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Western Herbal Medicine

Herbal medicine is a broad term that includes all forms of plant-based therapy. 

According to the Merriam-Webster dictionary, there are two formal meanings to the noun herb. 

In the strictest sense (i.e. as utilised in botany), it refers to a specific category of plants: seed-producing plants that do not develop persistent woody tissue, but rather die off at the end of the growing season. Many of the traditional medicinal plants are small, soft, and weedy; dandelion, yarrow, peppermint, and gotu kola come to mind.

But not all medicinal plants are botanically herbs!  Herb has come to also indicate, in a broader sense, a plant or the specific part of a plant (i.e. the bark, root, flower, fruit etc) valued for medicinal, flavouring or aromatic qualities.  When we refer to herbal medicine, we mean utilising any type of plants for their medicinal qualities specifically.


Further, it is worth mentioning for the literalists, that this definition is not strictly limited to plants as we understand them now. Before modern science, human beings did not clearly delineate between plants and fungi.  These were classed together as vegetative (living, non-mobile), in contrast to animals (living, mobile) or minerals (non-living, non-mobile).  Hence, while the term “herb”, in its most literal definition, refers exclusively to non-woody plants, in the context of herbal medicine we are talking about any medicinal part of a plant or fungus, or even algae (flower, seed, root, bark, mushroom, etc). 

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Botanical drawing of traditional medicinal herbs

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Botanical drawing of traditional medicinal herbs

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Ginseng Root


Krakow Museum Pharmacy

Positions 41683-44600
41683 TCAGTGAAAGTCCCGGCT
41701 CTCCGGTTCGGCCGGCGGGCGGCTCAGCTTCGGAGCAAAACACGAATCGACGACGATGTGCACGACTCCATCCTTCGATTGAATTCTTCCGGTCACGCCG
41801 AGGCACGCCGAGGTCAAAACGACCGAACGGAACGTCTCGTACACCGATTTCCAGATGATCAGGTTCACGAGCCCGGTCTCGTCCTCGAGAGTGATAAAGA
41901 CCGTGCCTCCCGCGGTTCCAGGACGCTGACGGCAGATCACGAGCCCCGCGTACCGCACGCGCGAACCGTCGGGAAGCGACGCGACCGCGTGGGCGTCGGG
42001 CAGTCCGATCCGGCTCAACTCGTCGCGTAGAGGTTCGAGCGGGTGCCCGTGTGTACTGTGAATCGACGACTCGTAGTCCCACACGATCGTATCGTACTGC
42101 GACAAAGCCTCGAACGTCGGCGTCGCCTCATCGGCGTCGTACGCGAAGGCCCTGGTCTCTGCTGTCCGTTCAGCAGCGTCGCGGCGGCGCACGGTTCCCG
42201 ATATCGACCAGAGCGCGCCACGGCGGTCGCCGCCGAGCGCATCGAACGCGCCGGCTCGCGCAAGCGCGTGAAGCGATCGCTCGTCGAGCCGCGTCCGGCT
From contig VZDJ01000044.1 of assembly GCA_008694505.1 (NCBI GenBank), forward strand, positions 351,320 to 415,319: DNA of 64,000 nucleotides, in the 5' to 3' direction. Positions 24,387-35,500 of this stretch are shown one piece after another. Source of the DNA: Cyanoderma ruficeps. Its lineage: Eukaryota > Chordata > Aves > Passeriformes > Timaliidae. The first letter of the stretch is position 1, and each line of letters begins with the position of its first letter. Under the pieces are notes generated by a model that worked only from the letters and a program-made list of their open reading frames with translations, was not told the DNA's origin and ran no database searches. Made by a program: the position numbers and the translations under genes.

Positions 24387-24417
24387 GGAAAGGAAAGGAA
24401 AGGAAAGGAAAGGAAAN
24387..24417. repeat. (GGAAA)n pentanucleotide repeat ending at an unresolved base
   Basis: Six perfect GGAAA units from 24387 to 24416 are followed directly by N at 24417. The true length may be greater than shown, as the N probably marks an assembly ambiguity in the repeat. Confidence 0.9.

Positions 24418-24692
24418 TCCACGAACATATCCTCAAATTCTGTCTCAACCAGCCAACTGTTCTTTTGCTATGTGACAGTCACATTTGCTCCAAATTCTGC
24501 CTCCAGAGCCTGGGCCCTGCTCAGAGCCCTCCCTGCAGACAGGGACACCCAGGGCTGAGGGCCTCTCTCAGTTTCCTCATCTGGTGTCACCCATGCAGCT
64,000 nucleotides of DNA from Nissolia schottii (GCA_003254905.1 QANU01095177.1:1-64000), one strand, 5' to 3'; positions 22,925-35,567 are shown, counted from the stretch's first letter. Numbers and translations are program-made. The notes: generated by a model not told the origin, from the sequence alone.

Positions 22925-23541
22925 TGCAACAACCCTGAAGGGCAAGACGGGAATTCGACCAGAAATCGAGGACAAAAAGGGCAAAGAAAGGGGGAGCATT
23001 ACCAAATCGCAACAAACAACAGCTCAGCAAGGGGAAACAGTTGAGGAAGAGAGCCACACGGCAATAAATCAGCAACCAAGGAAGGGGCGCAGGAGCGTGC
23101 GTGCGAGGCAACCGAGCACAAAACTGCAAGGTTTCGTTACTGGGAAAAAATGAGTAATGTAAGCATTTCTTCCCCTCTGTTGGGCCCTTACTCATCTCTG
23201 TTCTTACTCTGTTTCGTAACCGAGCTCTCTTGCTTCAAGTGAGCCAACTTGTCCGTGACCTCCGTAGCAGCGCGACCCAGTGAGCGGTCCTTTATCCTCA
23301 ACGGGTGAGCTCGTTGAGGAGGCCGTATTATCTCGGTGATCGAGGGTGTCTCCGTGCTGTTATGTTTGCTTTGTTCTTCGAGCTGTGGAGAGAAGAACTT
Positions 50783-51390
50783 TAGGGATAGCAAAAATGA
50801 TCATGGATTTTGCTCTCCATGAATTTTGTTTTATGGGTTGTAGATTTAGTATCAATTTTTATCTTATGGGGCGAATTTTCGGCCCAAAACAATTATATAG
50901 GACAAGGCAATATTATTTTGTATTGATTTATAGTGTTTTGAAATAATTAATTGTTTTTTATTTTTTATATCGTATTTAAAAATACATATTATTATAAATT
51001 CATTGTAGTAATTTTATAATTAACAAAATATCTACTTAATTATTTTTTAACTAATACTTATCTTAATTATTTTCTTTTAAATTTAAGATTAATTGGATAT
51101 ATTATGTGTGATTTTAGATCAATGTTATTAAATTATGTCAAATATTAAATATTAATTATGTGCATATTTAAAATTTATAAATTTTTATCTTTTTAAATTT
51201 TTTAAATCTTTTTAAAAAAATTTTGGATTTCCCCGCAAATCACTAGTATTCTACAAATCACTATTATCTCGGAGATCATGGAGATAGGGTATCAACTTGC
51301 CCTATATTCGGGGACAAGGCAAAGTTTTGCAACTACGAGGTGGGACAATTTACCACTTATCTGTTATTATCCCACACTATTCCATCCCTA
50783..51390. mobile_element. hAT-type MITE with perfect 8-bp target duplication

Differing systems of herbal medicine have arisen around the world.  They are necessarily defined by the geographic region within which they developed (herbs available), in combination with the diseases that commonly afflicted the people of said region (medicine needed). The methods of application may also be influenced by the cultural understanding of health and disease in each system. As such, while all herbal medicine systems might be capable of treating the same disease, they may all approach it with a different solution.  Examples of some of the most well-known systems include traditional Chinese medicine (TCM) and Ayurvedic medicine (Indian traditional medicine).

The term Western indicates a herbal medicine practice that is based in European tradition but is ever-expanding. As modern scientific research validates traditional practices from around the world, WHM incorporates this wisdom and adapts its approach to health accordingly.  This makes WHM arguably the most progressive and option-laden method to modern natural health.

As a practitioner of WHM, I acknowledge and am guided in my approach to practice by the following fundamental tenets of natural medicine:

1. Vis medicatrix naturae 

Literally, “the healing power of nature”, vis medicatrix naturae is the primary tenet of any approach to natural health, so rightfully guides the philosophy behind my practice. It has its roots with Hippocrates, who first developed the idea of medicine as a distinct profession, developing the first school to train the first dedicated physicians, in Classical Greece (circa 400 BCE). Hippocrates is famous today for laying down the foundations of medical understanding, revered by those who followed in his footsteps, including another master herbalist from Greece, Dioscorides, who wrote De Materia Medica, a foundational herbal pharmacopoeia for WHM.


This fundamental concept of health keeps us reverent to nature’s power, and both hopeful and humble in our approach as physicians or healers.  It reminds us that our understanding of health and disease remains yet immature (even though we have come far from Hippocrates’ blood-letting legacy). Even today, the best medicinal intentions, when based on an incomplete understanding of the disease process, might only interfere with the body’s innate capacity to restore its own balance (homeostasis).


A simple example is seen whenever a mild temperature is interpreted as a threat in an otherwise healthy person, and the physician seeks only to reduce the fever. Such good intentions to improve the comfort of the diseased person may only serve to prolong the infection. The heat is generated as part of a healthy immune response to make the body less inhabitable to infectious agents.  In this example, we do well to monitor the fever progression (only interfering if it reaches a dangerous level) and support the body during this process. This translates as encouraging the avoidance of exertion, the consumption of easily digestible but nutrient-rich meals, and good quality sleep, so that the body has what it needs to resolve the situation. Herbs with diaphoretic or pyretic activity are commonly employed to modulate fever temperature only if required. Recognising the healing power of nature is respecting the innate capacity for natural systems to return to homeostasis if given the appropriate opportunity.